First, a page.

Carbon dioxide is a greenhouse gas that contributes to global warming or climate change. One way to reduce the effect of carbon dioxide acting as a greenhouse gas is to accumulate it in trees and forests. Trees naturally take in carbon dioxide as part of growth, and turn it into wood. Trees and forests act as a sink to collect and hold carbon and as a result are thought of as part of the answer to mitigate increasing greenhouse gases in the atmosphere and increased global warming. Roughly 55% of all forests in the United States are privately owned and 92% of these owners are families.
The efficacy of many government regulations, especially environmental policies, depends largely on the voluntary compliance of subjects. Monitoring of subjects and enforcement of the law acts to induce compliance; however, it is often too costly to employ subjects. Monitoring of subjects and enforcement of the law acts to induce compliance; however, it is often too costly to employ the resources required to induce perfect compliance.
Invasive plants are species introduced from another region (non-native) that have established self-sustaining populations and are spreading, often with substantial negative consequences (Lockwood et al., 2007). Invasive species are a prominent component of global change (Vitousek et al., 1997, 1996), and have been identified as one of five major threats to ecosystems by the Millennium Ecosystem Assessment (along with, for example, climate change; MA, 2003).
Many bee pollinators are in decline, and exposure to diseases has been implicated as one of the potential causes Novel work in my lab found that consuming sunflower pollen dramatically reduced bumble bee infection by a gut pathogen. These are exciting results, but at this point we have established this effect only in the lab, with a single sunflower variety, one bumble bee species, and one pathogen species.
Results from the proposed new NE multistate project will help us to develop an understanding of how vernal pool ecosystems differ across the region in distribution, hydrology, periods of inundation (hydroperiod), redox chemistry, and carbon storage, flux, and accounting. In addition, we will continue our region-wide focus on hydric soils and hydric indicators to determine if there is a need for additional hydric soil indicators for vernal pool ecosystems.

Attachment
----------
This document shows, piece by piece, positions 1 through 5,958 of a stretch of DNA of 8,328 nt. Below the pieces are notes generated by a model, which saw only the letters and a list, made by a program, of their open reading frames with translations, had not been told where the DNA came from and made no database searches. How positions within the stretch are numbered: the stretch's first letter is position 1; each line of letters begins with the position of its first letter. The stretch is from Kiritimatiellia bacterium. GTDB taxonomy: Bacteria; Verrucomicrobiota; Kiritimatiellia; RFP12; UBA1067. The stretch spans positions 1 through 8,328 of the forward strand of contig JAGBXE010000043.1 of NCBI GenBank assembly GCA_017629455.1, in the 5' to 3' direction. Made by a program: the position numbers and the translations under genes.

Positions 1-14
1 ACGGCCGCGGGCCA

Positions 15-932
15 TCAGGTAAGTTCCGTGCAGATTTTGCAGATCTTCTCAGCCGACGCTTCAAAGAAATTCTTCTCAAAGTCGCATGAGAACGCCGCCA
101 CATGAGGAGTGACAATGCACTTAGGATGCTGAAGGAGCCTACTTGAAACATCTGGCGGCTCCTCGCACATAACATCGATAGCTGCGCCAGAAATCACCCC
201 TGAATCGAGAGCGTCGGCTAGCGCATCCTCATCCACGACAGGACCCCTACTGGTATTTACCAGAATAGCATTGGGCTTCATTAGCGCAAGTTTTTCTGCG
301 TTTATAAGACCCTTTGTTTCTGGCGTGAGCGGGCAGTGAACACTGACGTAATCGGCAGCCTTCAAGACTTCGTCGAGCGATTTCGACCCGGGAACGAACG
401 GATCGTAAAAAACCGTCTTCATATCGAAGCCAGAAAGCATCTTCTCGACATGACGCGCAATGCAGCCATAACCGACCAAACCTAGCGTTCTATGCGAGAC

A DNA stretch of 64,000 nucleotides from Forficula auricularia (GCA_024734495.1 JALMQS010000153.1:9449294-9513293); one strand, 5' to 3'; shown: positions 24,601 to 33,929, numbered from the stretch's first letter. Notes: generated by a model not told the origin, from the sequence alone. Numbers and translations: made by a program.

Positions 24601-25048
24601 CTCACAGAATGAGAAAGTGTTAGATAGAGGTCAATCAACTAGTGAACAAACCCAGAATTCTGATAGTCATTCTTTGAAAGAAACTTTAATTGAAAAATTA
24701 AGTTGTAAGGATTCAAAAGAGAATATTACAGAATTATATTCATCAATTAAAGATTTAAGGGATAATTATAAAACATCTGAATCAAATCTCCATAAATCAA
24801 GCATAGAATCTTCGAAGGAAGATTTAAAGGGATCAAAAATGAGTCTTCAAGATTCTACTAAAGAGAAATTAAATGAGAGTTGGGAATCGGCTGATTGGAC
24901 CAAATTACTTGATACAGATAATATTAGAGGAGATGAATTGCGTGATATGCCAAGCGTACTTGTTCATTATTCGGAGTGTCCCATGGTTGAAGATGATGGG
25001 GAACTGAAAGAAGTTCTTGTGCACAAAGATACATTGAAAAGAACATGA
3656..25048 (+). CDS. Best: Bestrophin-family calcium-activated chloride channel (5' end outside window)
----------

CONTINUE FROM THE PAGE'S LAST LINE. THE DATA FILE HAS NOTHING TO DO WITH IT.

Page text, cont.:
Researchers will evaluate the potential use of field indicators of hydric soils to characterize wetland hydroperiods with respect to frequency, depth, and duration of water table fluctuations; test the effectiveness of proposed hydric soil indicators to identify 'problem hydric soils'; test monitoring protocols used to identify reducing conditions to determine if they are effective within a range of soil conditions within the Northeast; and investigate the hydraulic properties of hydromorphic soils with episaturation.
Managing conflict between people and black bears is a significant challenge confronting wildlife professionals. In addition, the frequency of conflict is expected to rise as black bear and human populations grow. The challenge is heightened by the species’ large geographic range, acceptance of human disturbance, and propensity to exploit anthropogenic food sources such as garbage cans, bird feeders, apiaries, fruit orchards, and agricultural fields.
Forest resiliency is not just an ecological challenge. To increase forest resiliency, we must inform the decisions of those that own and control the forests. Family forest owners (FFOs) control 263 million acres (or 35%) of U.S. forests. In the eastern U.S, FFOs own 43% of the forest and in Massachusetts they control more than 70% of the forests (Butler, 2008).
We are testing how plant viral infection impacts the effect of cover crops on soil carbon, greenhouse gas emissions, and soilnutrient status. We expect that the virus impact will vary with cover crop species and soil type. Our results are expected toinform how virus infections of cover crops may impact soil health. To quantify changes in soil carbon, greenhouse gas emissions, and nutrient status of soils subjected to virus infected covercrops, we are using a combination of field trials and pot experiments as well as basic and advanced soil characterizationtechniques.
Stormwater BMPs have emerged as essential tools in the mitigating impacts on hydrologic functions resulting from urbanization and its associated impervious surfaces. Yet the effectiveness of the BMPs has been understudied in relationship to effective impervious area and land development patterns linking neighborhood and watershed scales. In addition, there is a need to understand the effectiveness of BMPs under various precipitation patterns, particularly extreme storm events based on the IPCC climate change scenarios.